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Rob’s Mistake

Protect your assets - prepare an estate plan

Most people going through divorce don’t consider the possibility that one of the parties may die during the process. When this happens it creates chaos for the survivors. I’ve witnessed this several times during my practice, with one of the most poignant early in my career. I represented a young man with three children who rode a motorcycle to work every night. Rob worked the night shift and during the day, he packed lunches, took the children to school, and attended school functions.

He was married to a woman who wasn’t very interested in marriage or family. She stayed home at night while Rob worked and the kids slept, but she spent that time and most days romancing various friends. When they made the decision to divorce, she agreed that Rob would have custody of the kids so that she could continue her lifestyle. She also agreed to accommodate Rob’s work schedule by continuing to watch the children at night. Unfortunately, before we could finalize the divorce, Rob lost his life in a motorcycle accident on his way to work one night.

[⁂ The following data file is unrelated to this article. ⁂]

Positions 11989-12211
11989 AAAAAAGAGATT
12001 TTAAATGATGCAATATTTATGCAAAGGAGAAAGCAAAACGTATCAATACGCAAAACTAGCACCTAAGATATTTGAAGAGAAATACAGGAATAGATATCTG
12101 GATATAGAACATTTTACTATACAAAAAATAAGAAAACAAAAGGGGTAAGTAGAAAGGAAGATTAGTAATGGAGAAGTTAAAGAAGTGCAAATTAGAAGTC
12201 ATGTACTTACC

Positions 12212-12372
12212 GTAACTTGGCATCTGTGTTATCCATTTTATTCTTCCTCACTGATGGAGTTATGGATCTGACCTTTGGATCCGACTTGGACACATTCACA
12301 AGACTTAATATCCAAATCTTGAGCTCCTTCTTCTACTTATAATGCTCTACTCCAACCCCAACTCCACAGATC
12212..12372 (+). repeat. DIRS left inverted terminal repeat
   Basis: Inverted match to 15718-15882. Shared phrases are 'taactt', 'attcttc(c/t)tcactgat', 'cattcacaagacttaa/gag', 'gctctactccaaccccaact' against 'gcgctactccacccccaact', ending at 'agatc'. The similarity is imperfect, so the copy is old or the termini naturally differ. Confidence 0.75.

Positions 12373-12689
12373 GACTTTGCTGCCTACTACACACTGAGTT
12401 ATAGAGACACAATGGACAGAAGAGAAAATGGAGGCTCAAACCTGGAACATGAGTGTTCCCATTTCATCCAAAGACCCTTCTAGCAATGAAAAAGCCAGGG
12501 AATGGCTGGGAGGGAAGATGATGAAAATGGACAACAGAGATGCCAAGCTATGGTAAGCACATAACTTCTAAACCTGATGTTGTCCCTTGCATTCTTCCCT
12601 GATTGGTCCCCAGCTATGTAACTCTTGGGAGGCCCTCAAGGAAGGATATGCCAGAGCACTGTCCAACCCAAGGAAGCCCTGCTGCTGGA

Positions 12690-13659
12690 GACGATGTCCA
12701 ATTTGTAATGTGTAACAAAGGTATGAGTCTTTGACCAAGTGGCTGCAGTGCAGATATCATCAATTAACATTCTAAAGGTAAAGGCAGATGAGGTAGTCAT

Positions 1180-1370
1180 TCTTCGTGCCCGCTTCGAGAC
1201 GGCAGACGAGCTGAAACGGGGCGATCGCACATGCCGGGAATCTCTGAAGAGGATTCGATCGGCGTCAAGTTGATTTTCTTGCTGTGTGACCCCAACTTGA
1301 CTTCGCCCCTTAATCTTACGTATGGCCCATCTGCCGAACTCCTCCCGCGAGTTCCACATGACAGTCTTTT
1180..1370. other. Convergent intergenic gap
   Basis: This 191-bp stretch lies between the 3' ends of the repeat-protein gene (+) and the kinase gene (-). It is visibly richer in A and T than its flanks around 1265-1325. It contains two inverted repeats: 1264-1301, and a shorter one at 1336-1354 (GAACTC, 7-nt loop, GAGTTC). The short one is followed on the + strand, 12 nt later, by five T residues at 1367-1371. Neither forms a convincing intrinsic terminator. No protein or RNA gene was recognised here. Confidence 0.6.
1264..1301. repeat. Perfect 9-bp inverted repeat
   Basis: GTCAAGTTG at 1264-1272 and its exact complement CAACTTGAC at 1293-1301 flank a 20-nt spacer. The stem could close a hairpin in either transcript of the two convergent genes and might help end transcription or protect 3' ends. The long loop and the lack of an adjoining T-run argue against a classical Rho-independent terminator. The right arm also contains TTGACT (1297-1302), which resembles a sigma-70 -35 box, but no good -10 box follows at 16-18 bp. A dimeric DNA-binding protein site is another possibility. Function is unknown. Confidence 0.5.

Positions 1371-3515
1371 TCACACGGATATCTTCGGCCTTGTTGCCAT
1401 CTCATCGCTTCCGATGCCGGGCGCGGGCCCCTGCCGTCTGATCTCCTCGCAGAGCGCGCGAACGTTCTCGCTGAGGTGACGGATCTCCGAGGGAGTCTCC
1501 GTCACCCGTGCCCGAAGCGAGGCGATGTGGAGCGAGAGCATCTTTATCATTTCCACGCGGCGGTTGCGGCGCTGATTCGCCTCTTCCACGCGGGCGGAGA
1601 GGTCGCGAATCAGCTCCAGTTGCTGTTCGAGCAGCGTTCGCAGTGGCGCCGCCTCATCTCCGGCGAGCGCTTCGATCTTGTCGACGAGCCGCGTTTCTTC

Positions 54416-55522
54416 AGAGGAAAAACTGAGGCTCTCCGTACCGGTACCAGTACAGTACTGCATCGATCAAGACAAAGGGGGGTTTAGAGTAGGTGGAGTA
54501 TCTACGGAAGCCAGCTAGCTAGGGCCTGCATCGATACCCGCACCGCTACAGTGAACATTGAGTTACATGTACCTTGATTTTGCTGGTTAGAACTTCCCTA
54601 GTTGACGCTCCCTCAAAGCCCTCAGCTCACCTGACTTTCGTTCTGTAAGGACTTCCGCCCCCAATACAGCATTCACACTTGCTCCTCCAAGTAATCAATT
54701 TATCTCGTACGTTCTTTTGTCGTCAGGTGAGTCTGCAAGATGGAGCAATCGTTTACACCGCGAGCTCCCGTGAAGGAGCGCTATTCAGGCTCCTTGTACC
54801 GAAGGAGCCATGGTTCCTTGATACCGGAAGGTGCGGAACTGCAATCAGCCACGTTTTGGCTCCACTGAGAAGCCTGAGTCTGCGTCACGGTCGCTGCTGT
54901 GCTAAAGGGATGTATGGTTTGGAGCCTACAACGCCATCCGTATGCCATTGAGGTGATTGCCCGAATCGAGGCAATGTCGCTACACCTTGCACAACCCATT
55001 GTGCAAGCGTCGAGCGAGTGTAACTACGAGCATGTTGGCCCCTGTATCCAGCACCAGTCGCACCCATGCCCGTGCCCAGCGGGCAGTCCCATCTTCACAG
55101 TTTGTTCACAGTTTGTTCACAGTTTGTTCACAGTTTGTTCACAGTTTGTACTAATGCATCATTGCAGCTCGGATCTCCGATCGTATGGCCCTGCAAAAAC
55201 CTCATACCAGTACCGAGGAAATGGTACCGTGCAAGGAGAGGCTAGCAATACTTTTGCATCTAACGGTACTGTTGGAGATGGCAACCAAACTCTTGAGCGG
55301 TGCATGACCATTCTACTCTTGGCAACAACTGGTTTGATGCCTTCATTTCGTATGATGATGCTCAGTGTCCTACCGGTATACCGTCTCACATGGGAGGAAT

Rob was a great father but he failed to prepare an estate plan. Despite my advice that he prepare an interim estate plan during the divorce process, he chose to wait – he believed that he had plenty of time. He had not taken his wife’s name off of his life insurance. She was the sole beneficiary. He had not taken her off his retirement and pension plan. She was still the joint tenant on the real estate, the vehicles, the bank accounts, free to use and spend everything any way she pleased.

Most of us act like we’re going to live forever. We deny the truth. Statistics show that only half of married lawyers with children also have an estate plan. That’s among a population that should be most informed and knowledgeable about the need. The sad truth is that most people have not made even the most basic arrangements for the allocation of their estate.

Don’t make the kind of mistake Rob made. His wife, not his children, inherited everything. Nothing was set aside to provide for the children and she probably squandered it all as she continued the self-indulgent lifestyle that ended her marriage. Act now to ensure that your assets are protected and go to the right people.